Yankees face big decisions ahead

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General manager Brian Cashman of the New York

General manager Brian Cashman of the New York Yankees looks on during batting practice before playing against the Toronto Blue Jays at Yankee Stadium in the Bronx. (Sept. 2, 2011) Photo Credit: Jim McIsaac

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Anthony Rieber Newsday columnist Anthony Rieber

Anthony Rieber has been at Newsday since Aug. 31, 1998 and in his current position since 2004.


Whether the Yankees' season ends Thursday night or continues to the final game of the World Series, team brass will have plenty of decisions to make this offseason.

Here are the key ones:


Cashman, the general manager since 1998, is at the end of a three-year contract that paid him about $6 million.

The Yankees' policy is to not negotiate new contracts until the old ones run out, whether it's for the manager (Joe Girardi), future Hall of Fame players (Derek Jeter, Mariano Rivera) or the general manager.

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"I'm definitely not focused on my situation," Cashman said Tuesday in a telephone interview. "My contract runs to Oct. 31 and we will have conversations at the appropriate time. All that other stuff will sort itself out."

Cashman could have several high-profile jobs to pursue if he decided to leave. The Cubs. The Orioles. Possibly the Red Sox.

Hal Steinbrenner has consistently said he wants Cashman to stay. Unless Cashman needs to scratch the itch to try something new, he's expected to sign on for another stint.


Assuming Cashman stays, his first order of business will be to deal with Sabathia, who can opt out of his seven-year, $161-million contract.

Sabathia, 31, has four years and $92 million left. If he were to hit the open market, he'd likely command more than that. He may not be in the class of the top aces in baseball, and his weight and the innings he's piled up have to be a concern, but the Yankees need him badly. It would be a surprise if he didn't at least threaten to use the opt-out and a bigger one if he wasn't on the mound for the Yankees on Opening Day 2012 with a contract extension.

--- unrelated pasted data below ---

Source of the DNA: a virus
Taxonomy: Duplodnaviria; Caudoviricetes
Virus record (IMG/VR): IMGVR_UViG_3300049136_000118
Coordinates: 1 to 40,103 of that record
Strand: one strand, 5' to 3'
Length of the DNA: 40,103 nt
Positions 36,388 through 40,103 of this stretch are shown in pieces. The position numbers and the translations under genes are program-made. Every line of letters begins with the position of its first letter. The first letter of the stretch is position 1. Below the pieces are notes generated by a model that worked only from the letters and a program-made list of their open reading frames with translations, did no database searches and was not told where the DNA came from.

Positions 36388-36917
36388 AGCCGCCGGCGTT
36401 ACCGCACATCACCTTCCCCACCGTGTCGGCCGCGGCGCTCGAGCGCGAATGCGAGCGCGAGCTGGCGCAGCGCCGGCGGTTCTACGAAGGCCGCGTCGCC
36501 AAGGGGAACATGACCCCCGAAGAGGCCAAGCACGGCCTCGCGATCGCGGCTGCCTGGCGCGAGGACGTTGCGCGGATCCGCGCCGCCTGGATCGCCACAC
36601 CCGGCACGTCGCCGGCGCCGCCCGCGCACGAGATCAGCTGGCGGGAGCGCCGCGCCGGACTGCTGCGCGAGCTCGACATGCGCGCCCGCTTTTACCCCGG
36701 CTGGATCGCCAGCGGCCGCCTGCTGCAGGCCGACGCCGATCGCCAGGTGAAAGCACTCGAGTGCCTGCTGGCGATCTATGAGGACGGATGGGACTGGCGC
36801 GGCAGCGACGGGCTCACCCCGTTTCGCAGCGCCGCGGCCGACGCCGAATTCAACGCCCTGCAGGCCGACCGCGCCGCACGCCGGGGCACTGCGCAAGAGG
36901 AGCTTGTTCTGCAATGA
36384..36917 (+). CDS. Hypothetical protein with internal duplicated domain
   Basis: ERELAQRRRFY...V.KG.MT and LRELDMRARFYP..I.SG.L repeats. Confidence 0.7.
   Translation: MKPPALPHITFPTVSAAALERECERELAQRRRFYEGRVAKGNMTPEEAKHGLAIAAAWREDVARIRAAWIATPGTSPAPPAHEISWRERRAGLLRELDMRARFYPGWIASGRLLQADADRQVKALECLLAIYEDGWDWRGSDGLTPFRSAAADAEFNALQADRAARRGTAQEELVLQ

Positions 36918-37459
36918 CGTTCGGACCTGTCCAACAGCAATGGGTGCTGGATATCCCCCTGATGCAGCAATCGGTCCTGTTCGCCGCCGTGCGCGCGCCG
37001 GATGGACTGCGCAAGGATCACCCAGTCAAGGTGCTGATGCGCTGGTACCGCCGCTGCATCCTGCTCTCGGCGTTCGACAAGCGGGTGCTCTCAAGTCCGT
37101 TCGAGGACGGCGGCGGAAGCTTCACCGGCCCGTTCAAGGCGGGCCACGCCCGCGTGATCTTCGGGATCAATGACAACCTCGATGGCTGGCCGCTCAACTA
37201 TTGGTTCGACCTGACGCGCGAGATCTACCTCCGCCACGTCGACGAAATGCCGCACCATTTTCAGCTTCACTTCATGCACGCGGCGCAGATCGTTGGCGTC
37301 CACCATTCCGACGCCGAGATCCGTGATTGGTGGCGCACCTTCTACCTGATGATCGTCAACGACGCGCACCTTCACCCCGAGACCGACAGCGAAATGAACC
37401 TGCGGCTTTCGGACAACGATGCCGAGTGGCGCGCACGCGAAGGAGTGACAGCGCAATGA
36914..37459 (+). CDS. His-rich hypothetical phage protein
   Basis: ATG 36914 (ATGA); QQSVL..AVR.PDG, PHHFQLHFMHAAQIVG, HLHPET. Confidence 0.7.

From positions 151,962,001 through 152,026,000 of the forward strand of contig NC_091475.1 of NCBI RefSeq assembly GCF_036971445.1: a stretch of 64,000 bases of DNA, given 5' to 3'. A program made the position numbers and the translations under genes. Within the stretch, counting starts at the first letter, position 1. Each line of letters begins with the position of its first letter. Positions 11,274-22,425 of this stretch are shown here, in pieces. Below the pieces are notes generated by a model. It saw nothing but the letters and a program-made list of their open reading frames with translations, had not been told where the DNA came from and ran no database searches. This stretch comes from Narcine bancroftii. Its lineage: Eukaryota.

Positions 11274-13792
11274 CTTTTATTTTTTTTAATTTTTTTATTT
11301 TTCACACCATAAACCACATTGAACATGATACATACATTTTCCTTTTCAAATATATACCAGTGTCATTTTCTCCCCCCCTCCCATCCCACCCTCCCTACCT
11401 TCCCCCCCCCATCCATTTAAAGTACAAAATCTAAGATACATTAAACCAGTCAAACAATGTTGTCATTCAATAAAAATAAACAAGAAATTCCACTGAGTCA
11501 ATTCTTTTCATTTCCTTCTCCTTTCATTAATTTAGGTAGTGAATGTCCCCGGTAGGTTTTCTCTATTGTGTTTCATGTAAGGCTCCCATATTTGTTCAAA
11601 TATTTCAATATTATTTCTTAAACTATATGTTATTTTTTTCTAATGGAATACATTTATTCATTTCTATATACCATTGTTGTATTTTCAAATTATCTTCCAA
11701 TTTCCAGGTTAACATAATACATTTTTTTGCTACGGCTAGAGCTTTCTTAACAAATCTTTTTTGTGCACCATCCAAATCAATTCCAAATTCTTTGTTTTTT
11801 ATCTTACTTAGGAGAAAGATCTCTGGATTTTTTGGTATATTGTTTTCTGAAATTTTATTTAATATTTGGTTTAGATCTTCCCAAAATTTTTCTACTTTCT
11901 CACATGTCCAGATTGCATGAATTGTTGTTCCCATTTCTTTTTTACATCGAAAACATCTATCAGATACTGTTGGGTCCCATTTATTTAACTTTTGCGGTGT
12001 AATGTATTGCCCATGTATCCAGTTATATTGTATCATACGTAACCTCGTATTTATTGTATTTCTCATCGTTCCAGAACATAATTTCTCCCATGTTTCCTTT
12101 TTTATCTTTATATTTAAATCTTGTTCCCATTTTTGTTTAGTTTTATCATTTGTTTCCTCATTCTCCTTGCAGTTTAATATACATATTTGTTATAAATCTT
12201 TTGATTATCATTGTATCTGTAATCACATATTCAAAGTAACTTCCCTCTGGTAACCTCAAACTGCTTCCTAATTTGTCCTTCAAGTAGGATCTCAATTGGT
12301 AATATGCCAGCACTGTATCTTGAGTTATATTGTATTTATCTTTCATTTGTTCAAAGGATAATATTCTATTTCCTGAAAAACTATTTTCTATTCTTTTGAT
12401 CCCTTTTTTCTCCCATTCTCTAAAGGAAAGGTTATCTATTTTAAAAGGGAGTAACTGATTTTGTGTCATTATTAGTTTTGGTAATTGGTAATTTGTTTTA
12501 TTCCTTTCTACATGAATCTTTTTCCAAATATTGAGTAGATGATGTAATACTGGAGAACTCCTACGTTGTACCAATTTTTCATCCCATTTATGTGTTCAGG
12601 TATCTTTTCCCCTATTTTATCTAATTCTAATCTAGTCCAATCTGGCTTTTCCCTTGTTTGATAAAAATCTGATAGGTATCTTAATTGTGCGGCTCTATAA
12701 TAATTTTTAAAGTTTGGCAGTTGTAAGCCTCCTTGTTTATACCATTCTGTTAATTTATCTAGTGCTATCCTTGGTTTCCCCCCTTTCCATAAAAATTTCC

The $35-million setup man who was signed over Cashman's objections has been a bad fit in New York. Invisible in the clubhouse, he served up the eventual game-winning home run to Delmon Young in ALDS Game 3 on Monday after the Yankees rallied to tie the score against Justin Verlander.

But Soriano's unique contract gives him the right to opt out after this season or the next one and take a $1.5-million buyout. Since he is going to be paid $11 million in 2012 and $14 million in 2013, it would be hard to imagine the Scott Boras client walking away from the money, especially since no other team would likely approach that much in the open market. So a marriage that hasn't seemed good from the start will probably continue.



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No Yankee had better at-bats through the first three ALDS games. He could help another team as a lefthanded DH/1B/backup catcher if he wanted to continue his career. One thing seems clear: He will not wear the pinstripes again until his first Old-Timer's Day.


The Yankees hold a $9-million option on the popular rightfielder. Although Swisher's postseason numbers have been anemic, he provides pop and on-base percentage during the season and should hold down rightfield for another year. The Yankees do not have any top outfield prospects in the upper minors.


Arbitration-eligible after his first Yankees season, Martin could provide a bridge for one more year. The Yankees love Austin Romine as a catcher. They love Jesus Montero as a hitter. Would either be ready to be an everyday catcher in 2012?

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Technically, this is not the Yankees' decision or a baseball one. But fans do care. The team's radio rights are up for grabs after the season and a new station -- if WCBS doesn't re-up -- might want to pick its own announcers. The Yankees have veto power.

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